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COVID-19: body of dead patient remained on ward for five hours due to short-staffing

CQC inspectors reveal what care looks like in a pandemic, with not enough nurses to go round
Good Hope Hospital

University Hospitals Birmingham trust praises extraordinary efforts of nursing staff in the face of staffing problems, after almost a year of coronavirus challenges

Wards at one of Englands largest hospital trusts had one nurse caring for as many as 17 patients during official inspections in the pandemic.

In some cases, dead bodies were left in situ for prolonged periods, an issue that caused staff distress, inspectors said.

Short-staffing issues observed in unannounced inspections

The Care Quality Commission (QCQ) conducted two unannounced inspections at the Good Hope Hospital in Sutton Coldfield, on 2 and 9 December 2020. The hospital is run by University Hospitals Birmingham NHS Foundation Trust (UHB).

University Hospitals Birmingham trust praises ‘extraordinary’ efforts of nursing staff in the face of staffing problems, after almost a year of coronavirus challenges

Good Hope Hospital in Sutton Coldfield. Picture: Chris Allen

Wards at one of England’s largest hospital trusts had one nurse caring for as many as 17 patients during official inspections in the pandemic.

In some cases, dead bodies were left in situ for prolonged periods, an issue that caused staff distress, inspectors said.

Short-staffing issues observed in unannounced inspections

The Care Quality Commission (QCQ) conducted two unannounced inspections at the Good Hope Hospital in Sutton Coldfield, on 2 and 9 December 2020. The hospital is run by University Hospitals Birmingham NHS Foundation Trust (UHB).

Inspectors found some wards may have had shifts with just one nurse and one nursing associate.

Staff across several wards told inspectors they often had to stay long after their 12-hour shifts, while short-staffing meant nursing students on clinical placement did not always get the support they needed.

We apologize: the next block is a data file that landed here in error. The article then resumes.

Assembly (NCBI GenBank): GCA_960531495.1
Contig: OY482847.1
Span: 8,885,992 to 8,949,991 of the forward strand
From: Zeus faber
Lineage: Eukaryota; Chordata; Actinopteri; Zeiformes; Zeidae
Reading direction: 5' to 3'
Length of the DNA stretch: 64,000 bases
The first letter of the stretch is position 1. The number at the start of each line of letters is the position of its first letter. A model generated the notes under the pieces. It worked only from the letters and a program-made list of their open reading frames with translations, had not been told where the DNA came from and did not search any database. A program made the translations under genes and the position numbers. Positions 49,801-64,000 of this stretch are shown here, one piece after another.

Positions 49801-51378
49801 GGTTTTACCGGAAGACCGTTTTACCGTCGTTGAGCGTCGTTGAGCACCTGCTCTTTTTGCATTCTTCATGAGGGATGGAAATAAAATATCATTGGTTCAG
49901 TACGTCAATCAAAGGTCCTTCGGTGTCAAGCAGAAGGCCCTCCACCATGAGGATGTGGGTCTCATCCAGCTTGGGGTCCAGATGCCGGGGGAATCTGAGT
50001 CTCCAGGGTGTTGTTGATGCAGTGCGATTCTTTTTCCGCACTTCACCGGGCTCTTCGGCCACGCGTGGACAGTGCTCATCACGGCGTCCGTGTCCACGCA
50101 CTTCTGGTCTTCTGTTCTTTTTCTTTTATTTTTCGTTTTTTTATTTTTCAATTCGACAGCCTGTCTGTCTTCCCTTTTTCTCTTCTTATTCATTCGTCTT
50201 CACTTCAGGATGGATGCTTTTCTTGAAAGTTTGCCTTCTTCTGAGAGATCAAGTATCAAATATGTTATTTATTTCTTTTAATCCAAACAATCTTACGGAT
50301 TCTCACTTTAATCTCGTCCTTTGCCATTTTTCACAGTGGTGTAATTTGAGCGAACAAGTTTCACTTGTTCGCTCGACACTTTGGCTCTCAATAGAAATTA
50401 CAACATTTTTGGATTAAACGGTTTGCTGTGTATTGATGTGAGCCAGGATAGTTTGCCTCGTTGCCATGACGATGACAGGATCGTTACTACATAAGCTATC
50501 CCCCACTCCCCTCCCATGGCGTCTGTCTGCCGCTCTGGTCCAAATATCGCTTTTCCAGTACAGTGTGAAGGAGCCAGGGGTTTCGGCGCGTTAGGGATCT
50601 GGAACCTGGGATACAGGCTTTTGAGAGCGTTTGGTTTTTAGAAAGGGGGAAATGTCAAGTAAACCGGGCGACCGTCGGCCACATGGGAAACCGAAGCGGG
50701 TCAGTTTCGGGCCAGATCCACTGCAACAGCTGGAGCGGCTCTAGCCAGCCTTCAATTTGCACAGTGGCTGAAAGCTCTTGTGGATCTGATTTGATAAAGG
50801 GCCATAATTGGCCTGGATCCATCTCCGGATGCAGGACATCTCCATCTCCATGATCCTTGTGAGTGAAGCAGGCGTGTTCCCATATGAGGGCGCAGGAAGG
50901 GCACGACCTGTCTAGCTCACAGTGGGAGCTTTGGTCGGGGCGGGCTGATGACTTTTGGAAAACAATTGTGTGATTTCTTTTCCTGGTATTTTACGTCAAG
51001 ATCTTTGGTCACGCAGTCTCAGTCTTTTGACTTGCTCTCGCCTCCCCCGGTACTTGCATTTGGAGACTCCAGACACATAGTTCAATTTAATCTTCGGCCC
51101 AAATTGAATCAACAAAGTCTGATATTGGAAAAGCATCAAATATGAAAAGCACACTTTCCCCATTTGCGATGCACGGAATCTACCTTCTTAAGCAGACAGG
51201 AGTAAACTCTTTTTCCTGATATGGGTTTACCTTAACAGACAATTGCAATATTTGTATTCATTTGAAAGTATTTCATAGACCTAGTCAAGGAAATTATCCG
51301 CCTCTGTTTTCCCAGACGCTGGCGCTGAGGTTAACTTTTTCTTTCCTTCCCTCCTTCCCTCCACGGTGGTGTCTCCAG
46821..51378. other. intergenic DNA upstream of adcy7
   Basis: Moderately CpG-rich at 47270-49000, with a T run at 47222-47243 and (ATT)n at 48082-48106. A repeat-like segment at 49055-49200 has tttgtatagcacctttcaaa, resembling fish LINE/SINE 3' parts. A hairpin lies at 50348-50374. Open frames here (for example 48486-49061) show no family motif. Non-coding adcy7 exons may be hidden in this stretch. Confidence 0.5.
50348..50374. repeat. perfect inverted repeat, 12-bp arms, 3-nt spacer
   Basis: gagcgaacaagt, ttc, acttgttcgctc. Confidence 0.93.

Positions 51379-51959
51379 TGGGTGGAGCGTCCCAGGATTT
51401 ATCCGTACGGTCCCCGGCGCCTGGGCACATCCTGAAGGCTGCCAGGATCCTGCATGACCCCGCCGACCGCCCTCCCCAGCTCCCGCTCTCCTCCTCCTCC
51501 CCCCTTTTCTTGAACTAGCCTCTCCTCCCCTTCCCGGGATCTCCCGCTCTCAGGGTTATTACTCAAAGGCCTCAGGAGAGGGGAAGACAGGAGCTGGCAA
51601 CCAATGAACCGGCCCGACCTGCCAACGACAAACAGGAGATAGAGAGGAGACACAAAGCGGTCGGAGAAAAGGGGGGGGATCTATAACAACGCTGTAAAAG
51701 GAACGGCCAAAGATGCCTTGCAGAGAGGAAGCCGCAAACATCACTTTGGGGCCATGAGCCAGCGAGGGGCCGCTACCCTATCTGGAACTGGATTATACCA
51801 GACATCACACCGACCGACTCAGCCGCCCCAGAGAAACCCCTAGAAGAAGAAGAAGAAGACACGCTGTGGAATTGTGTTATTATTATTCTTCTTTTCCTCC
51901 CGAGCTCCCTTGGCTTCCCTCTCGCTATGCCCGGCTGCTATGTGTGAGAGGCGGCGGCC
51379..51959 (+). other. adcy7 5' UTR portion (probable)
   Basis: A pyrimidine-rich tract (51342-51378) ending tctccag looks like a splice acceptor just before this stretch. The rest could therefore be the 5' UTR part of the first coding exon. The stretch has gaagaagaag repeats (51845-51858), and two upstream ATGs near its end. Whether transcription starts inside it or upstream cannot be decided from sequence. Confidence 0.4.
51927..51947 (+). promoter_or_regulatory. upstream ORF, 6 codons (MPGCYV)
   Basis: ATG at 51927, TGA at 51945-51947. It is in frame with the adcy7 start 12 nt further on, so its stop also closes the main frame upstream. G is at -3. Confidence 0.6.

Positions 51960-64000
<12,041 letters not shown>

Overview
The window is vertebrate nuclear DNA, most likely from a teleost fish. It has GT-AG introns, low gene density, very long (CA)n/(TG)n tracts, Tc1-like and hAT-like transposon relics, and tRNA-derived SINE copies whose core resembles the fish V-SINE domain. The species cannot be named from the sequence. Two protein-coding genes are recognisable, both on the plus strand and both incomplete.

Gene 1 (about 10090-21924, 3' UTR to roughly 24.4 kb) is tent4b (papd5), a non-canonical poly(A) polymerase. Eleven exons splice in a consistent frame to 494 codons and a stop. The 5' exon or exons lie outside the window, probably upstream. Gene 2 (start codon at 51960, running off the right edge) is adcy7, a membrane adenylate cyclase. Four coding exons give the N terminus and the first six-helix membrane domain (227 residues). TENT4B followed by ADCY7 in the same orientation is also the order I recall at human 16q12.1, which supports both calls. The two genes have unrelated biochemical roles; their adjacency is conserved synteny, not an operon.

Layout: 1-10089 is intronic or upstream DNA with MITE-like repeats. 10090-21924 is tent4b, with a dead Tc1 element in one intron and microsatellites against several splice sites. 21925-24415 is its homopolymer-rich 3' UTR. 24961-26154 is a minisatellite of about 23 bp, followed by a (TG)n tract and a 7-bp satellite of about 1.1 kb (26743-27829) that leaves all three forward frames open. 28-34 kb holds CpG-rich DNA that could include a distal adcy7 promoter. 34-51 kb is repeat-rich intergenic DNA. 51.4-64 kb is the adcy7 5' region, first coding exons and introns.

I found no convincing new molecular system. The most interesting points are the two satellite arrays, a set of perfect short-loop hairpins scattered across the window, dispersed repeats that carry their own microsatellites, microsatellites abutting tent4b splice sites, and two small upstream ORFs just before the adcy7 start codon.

Having the appropriate number of nurses was described as a luxury by staff, the inspectors said, even when the number of healthcare assistants on duty fell short.

Dead bodies on wards, last offices not performed

The inspectors observed that bodies of deceased patients were not removed from wards in a timely manner, citing the example of the body of one person remaining on a ward for five hours following death.

‘On ward eight, a patient had passed away at 6.45am, at 11.35am the patient still not had last offices completed or been transported from the ward due to low staffing levels.

Preventable adverse events – death of patient following a fall

‘This was reported by several staff members and it caused them distress,’ the inspectors noted.

The report revealed how another patient had died after a fall and other examples of potentially avoidable falls attributed to inadequate staffing.

Staffing problems were also noted at Heartlands Hospital and Queen Elizabeth Hospitals in Birmingham, both also run by UHB, and the report concluded that all three hospitals required improvement.

Trust pays tribute to staff’s ‘extraordinary’ efforts

CQC has made recommendations for the trust, including ensuring that nurse staffing is adequate to keep patients safe.

A trust spokesperson said: ‘There are some issues raised in the reports, all of which we were aware of prior to the inspection, which we recognise as requiring further work and this is ongoing.’

The trust said at the time of the inspections staff were ten months into the pandemic, with more than 450 inpatients with COVID-19 on the days of the inspections.

The spokesperson said staff’s efforts to provide care to 11,000 inpatients with COVID-19 so far in the pandemic had been ‘extraordinary’.


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